This week, The Strawhecker Group (TSG) released a guide to help industry participants and new players understand what EMV is, who is impacted by the EMV migration, and how the shift to EMV will impact the payments environment.
This 86-page guide cites over 200 sources that were analyzed and reviewed to provide readers with a comprehensive view of the state of EMV in the U.S. See below for some highlighted findings from TSG’s guide. Want the whole story? See the content preview here and order here.
There’s a great deal of uncertainty over which variant of chip card transaction will catch on in the U.S. market. Banks that issue cards will be able to decide between “chip-and-sig,” in which consumers plug their chip cards into special terminals, but still sign receipts, or “chip-and-PIN,” which will require people to enter a PIN number instead of a signature. Did you know that:
All 10 of the largest credit card issuers are in the process of issuing chip-based credit and debit cards and expect the majority of their portfolios to be updated by the end of 2015.
All of the major banks are issuing chip-and-Sig cards, with 40% also supporting PIN capabilities.
All chip-based cards issued by major banks will continue to have magnetic stripes – enhancing usability while also mitigating certain fraud protection benefits.
Will CNP fraud increase with EMV? CNP fraud will likely increase with or without EMV. With eCommerce growing steadily, it’s natural to see a corresponding increase in CNP fraud levels. For this reason, merchants should always be vigilant in seeking out additional tools and innovations to take out more fraud – regardless of the shift to EMV. Solutions exist today to help mitigate fraud in online transactions, like tokenization and encryption. But those solutions need to be more widely implemented, which won’t likely happen unless retailers are incentivized to deploy them.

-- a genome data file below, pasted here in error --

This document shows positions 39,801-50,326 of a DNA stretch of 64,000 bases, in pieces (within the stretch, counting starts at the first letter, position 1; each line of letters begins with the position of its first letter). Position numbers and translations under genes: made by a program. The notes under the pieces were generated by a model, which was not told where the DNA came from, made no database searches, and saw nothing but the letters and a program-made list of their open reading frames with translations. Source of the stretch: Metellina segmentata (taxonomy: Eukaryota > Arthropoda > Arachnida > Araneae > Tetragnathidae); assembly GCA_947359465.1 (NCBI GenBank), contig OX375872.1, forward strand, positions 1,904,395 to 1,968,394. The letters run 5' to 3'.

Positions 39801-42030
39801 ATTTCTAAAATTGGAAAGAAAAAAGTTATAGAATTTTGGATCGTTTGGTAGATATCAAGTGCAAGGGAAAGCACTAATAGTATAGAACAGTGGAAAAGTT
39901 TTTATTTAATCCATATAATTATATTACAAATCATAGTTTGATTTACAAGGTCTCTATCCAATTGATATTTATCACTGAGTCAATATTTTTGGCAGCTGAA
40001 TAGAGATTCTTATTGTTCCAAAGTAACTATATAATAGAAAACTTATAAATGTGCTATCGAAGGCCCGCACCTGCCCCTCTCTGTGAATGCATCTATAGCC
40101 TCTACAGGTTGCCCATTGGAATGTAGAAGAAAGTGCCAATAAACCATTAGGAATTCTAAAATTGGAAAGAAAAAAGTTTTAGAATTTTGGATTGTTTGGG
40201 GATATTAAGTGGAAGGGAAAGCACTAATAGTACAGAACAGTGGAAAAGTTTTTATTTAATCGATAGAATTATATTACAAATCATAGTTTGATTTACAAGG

Did you know EMV is much more about fraud prevention? EMV also helps usher in the new technology and capability for contactless transactions. EMV is the stepping stone to the future of payments due to its dynamic data authentication (i.e. contactless, mobile). The shift towards a new ecosystem is dependent on enabling dynamic authentication with an enhanced contactless environment. This is essential for providing a robust, reliable and rapid infrastructure that is needed for delivering innovations such as advanced, seamless mobile payments. The sooner the investment in deployment, the sooner all players benefit.
What Is the Cost Associated with the EMV migration for all payment players? The EMV migration will no doubt be costly. EMV migration will create $11 billion in spending on new terminals and related systems, new chip-bearing plastic cards, and ATMs.
What is stalling EMV at small merchants: Three key impediments that are stalling EMV at small merchants:
Limited awareness: While improving, EMV awareness among small merchants remains low, with many unfamiliar with the technology, the upcoming liability shift, or both.
Absence of a clear ROI: Many small merchants are unconvinced by the business case for the rollout of EMV. This is particularly true for merchants whose transactions are dominated by low-ticket items, such as quick-service restaurants. Here, the fraud and chargeback risk is so minimal that many argue any losses brought on by the liability shift would still dwarf the cost of an investment in EMV technology.
A story they’ve heard before: Small-business owners are incessantly hounded by vendors to upgrade to the next greatest technology. To many, the EMV story seems all too similar to many told in the past, causing it to fall on deaf ears.
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